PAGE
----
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Discussion Starter · #1 ·
I have about 6.5 lift up front, and 4 in the rear. To get the truck level I was think'in of using a 3 1/2" lift block. I like the rear springs on the truck now. They are 56" Dodge caravan's that work well. Is a 3 1/2 block too much??
 

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in my opinion ANY block is too much - lower your hangers if you can't get it out of the springs..
 

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I have some 3.5 blocks you can have, they
cost me two set of rear springs in a year.
On second thought, I wouldn't wish them on
my worst enemy. <IMG SRC="smilies/scary.gif" border="0">
 

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After reading all of that. I am afraid to say this.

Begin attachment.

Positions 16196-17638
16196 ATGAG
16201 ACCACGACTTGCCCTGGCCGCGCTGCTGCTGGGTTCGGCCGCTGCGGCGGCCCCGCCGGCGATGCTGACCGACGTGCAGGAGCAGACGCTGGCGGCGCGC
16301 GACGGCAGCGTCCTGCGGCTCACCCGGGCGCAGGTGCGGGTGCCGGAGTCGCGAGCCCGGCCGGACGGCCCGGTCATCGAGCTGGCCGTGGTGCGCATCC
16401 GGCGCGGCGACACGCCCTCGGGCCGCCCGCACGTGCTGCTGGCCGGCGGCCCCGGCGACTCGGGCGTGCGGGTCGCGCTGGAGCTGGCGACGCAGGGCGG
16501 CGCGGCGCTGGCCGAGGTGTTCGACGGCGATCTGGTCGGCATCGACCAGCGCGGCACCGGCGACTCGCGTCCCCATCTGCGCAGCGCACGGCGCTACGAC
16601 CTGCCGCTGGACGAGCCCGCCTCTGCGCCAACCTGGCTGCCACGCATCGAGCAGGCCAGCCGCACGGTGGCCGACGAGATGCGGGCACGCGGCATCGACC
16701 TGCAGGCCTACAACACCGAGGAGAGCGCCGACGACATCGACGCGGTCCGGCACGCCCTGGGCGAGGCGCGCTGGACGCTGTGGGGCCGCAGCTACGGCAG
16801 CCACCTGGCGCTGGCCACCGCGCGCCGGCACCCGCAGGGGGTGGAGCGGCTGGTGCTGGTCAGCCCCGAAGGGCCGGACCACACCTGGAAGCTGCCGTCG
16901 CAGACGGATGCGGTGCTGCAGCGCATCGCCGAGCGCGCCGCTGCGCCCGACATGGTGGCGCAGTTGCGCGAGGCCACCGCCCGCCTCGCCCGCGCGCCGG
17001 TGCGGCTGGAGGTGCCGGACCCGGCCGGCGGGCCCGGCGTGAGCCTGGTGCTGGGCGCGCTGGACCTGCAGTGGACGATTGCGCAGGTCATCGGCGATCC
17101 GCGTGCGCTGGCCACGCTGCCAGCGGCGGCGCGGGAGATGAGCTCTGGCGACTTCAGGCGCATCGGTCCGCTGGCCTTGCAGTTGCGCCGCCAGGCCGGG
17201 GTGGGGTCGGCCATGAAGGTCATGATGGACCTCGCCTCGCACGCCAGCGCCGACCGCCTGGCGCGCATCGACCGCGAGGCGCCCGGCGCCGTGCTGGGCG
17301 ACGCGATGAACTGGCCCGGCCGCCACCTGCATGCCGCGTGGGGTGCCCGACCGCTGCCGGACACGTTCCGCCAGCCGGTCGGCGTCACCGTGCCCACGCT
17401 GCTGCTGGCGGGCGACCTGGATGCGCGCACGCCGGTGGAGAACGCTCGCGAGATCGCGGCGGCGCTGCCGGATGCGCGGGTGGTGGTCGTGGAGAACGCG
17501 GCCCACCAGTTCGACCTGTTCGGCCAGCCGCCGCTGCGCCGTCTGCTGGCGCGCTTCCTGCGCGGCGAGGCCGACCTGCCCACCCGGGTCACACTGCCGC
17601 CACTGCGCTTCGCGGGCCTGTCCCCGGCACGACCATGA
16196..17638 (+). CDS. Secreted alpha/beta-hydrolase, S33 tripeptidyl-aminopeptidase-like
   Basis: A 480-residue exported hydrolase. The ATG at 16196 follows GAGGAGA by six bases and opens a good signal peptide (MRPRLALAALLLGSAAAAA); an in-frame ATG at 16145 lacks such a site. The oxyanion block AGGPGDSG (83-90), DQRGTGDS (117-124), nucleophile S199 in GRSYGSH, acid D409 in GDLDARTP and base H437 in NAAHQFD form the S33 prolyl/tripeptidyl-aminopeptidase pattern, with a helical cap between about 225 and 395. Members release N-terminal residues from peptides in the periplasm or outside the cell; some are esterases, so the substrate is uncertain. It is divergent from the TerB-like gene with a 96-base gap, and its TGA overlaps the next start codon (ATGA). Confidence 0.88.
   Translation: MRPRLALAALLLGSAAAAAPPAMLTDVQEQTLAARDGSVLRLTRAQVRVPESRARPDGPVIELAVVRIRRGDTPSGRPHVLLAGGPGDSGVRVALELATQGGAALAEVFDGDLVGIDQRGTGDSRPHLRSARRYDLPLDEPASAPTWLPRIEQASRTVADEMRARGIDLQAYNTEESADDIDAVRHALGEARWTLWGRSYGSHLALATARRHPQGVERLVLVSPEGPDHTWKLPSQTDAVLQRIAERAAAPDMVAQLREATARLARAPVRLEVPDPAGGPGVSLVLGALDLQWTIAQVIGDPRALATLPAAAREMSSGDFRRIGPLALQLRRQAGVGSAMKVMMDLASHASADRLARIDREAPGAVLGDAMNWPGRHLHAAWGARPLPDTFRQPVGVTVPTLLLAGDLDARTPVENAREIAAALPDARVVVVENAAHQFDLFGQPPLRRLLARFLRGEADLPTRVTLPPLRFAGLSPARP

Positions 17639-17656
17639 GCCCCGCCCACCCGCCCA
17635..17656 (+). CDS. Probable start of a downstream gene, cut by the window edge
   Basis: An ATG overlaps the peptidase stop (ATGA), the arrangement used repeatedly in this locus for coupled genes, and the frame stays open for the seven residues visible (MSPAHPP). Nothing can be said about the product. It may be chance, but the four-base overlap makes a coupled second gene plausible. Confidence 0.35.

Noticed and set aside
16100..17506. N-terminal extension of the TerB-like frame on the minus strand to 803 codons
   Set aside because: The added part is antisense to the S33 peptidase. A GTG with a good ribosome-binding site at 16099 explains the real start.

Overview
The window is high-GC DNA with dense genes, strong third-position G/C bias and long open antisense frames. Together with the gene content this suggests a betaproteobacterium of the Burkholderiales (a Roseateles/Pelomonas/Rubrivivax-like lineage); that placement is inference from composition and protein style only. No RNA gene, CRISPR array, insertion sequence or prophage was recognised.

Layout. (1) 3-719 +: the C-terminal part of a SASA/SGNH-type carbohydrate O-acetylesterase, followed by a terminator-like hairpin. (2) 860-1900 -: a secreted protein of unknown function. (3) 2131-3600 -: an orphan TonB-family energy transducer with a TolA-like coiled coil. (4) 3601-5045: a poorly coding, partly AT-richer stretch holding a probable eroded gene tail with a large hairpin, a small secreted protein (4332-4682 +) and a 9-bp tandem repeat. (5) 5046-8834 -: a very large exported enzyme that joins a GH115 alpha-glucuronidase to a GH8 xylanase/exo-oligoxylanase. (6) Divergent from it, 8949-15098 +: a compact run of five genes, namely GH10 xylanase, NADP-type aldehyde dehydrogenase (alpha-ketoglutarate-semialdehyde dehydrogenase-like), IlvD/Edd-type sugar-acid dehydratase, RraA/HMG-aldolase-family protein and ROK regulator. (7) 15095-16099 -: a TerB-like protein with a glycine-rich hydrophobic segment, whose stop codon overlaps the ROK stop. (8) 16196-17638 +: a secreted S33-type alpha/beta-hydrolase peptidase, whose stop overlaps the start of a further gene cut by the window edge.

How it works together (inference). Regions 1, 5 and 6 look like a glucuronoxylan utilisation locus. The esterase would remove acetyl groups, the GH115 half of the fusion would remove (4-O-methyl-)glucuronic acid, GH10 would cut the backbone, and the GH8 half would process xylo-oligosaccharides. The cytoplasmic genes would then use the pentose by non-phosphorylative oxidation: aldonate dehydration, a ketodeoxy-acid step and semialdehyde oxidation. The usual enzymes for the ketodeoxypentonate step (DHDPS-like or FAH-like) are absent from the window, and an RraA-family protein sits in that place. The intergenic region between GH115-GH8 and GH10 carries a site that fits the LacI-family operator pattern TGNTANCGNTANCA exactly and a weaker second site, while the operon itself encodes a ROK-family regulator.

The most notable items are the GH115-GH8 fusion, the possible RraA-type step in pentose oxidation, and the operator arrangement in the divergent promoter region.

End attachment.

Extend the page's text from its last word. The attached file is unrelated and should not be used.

I have 1" blocks in mine. They are steel and spot welded to the housing.
Sorry. but they work fine for me.
I just know that I am going to be flamed for this.
 

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guess it is what you are using it for (truck).
if rock crawling get springs!

if its for looks no one would care?
 

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Hmmm....I run welded blocks, but then again I don't really rock crawl.

Mostly just mud here in Arizona.

I'll stick to the streets. Thanks for the tip.

<IMG SRC="smilies/tongue.gif" border="0"> <IMG SRC="smilies/tongue.gif" border="0"> <IMG SRC="smilies/tongue.gif" border="0"> <IMG SRC="smilies/tongue.gif" border="0"> <IMG SRC="smilies/tongue.gif" border="0"> <IMG SRC="smilies/tongue.gif" border="0">

Jay